With help from Softengi, Intecracy Lab developed an interactive system for the real-time gathering of information from a variety of sources (mobile terminals, telephone calls, SMS, web, etc.) – Megapolis.SocialPoll. Today’s topic is the Meter Reading System.

Our customer, a water utility, was in need of an automated system that would allow its inspectors to easily read meters installed around the city by means of mobile devicesmanage the gathered information and keep it centrally. So, the Softengi team used Megapolis.SocialPoll as the basis for the new solution, customized it and extended its functionality to fit the customer’s requirements and needs.


The customer required a Meter Reading System that would help to:

  • Conduct meter reading by means of mobile devices;
  • Keep the records of meter reading results;
  • Visualize, analyze, and manage the information gathered.

Softengi Team Contribution

Meter Reading System developed by Softengi consisted of two parts: the mobile applications and the server side.

Meter Reading System Softengi

Details about mobile applications:

  • Developed for different mobile operating systems – both iOS and Android. To save a lot of time and make applications as similar as possible, the Softengi developers used the Apache Cordova framework (formerly known as PhoneGap).
  • Allowed their users to easily read meters and collect information about the course of the field data collection.
  • Applications allowed taking pictures of the utility meters for photo reporting.
  • All data collected by means of mobile applications were structured and transferred to the central server to be stored, processed, and analyzed.
  • Whenever Internet access was available, applications automatically (or manually) synchronized with the central server to ensure the data transfer.
  • Embedded facilities for viewing statistics on the sent data and forms.

Details about the server side:

  • Intended to preserve, process, and analyze the structured information received from the mobile applications.
  • Users were granted different roles that defined their access to the system functions.
  • The system kept user entry/exit register, so it was possible to view information about the date and time of the user’s logging into the system and logging out of it, as well as the user’s login and IP address.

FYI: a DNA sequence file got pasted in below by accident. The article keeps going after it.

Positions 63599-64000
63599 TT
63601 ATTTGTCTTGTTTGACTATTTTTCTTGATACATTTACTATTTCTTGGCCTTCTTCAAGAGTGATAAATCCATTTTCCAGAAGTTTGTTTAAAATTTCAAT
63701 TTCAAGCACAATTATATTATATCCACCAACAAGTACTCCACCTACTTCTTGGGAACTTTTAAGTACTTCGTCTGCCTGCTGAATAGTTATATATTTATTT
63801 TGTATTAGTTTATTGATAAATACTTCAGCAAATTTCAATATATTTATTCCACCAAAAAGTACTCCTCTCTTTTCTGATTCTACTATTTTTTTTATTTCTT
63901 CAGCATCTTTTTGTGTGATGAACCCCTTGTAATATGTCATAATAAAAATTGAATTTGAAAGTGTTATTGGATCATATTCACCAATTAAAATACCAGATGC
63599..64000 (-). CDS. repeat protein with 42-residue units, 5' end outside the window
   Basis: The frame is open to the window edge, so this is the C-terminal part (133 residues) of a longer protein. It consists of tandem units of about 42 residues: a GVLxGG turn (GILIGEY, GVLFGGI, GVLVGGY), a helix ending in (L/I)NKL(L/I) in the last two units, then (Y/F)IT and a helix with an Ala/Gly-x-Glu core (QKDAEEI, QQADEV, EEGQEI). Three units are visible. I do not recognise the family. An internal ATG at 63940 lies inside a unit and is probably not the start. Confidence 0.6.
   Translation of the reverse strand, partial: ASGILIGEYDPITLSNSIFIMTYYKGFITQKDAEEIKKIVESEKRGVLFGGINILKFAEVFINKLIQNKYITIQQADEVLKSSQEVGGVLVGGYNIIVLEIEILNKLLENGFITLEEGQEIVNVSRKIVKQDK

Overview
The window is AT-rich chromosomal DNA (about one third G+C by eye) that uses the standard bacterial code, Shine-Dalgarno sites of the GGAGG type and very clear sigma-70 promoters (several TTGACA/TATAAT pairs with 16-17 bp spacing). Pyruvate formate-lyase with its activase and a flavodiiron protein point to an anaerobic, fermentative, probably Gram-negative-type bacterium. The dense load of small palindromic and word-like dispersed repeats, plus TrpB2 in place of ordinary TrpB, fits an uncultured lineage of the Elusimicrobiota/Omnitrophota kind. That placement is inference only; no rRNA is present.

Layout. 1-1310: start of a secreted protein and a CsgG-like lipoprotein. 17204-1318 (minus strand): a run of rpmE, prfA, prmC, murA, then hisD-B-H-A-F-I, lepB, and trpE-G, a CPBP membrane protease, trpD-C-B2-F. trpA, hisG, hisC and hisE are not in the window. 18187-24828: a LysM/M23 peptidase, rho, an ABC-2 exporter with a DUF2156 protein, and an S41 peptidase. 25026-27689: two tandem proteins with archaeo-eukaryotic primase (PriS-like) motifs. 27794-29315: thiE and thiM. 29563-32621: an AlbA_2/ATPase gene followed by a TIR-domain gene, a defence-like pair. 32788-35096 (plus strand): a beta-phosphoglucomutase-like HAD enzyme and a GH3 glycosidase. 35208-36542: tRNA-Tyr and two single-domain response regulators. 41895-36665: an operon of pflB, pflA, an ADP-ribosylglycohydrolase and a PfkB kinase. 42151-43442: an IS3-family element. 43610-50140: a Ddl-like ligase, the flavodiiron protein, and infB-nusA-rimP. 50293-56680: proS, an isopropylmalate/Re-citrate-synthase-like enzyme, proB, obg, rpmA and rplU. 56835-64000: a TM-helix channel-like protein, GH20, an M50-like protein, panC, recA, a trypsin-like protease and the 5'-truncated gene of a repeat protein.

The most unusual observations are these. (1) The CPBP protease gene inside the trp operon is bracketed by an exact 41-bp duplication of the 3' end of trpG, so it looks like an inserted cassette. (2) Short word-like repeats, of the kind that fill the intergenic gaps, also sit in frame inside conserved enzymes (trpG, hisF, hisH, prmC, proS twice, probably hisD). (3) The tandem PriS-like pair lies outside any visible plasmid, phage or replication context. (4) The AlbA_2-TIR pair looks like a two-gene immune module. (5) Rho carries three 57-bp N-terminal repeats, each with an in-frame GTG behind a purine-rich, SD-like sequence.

• The server side interface looked like an ordinary web page that contained a bar of links to other related pages, buttons, switches, and all of the tools needed. The bar looked different depending on the role assigned to the user.
  • In fact, the server side was a set of registers (i.e., registry of forms, registry of subscribers, passports of subscribers, registry of inspectors, etc.) kept in one place. Records of these registers could be created, edited, deleted, filtered according to the set parameters, exported to Excel or Word files, and printed out. All records were sorted automatically.
  • Every form contained the data on the subscriber’s name, personal account, consumer’s code, meter readings, loading date, picture of the utility meter, and a link to the subscriber’s passport.
  • The registry of forms stored the following information: subscriber, consumer, date and time of completing the form, date of receiving the form, utility meter value, inspector’s name, date of meter reading, picture of the utility meter, and its coordinates. All forms within the registry of forms could be filtered by survey date, form receipt date, meter reading date, inspector’s name, user code, subscriber, pictures, or coordinates, and exported to Excel or Word files, and printed out.
  • The system kept the history of the subscriber assignments for each inspector.
  • The “Map” menu item exploited the GIS interface and allowed users to view the saved forms on several types of maps (e.g., map of a city, a region, or a country). The system supported different map layers to display various types of objects, used time markers, supported different geodata formats, and displayed the object descriptions.
  • All saved forms were positioned on the map based on the coordinates individually set for each form and shown to users differently, depending on their information access rights. It was also possible to search for addresses with their further positioning on the map. The address search was performed by sending a request to the Google Maps Geocoding API.


The Meter Reading System was a comprehensive information-analytical system for data collection and processing. It was successfully used by the water utility of one of the country’s biggest cities.

Owing to its variety of functions and the technology it is based on, the system can be customized to be employed in other industries.


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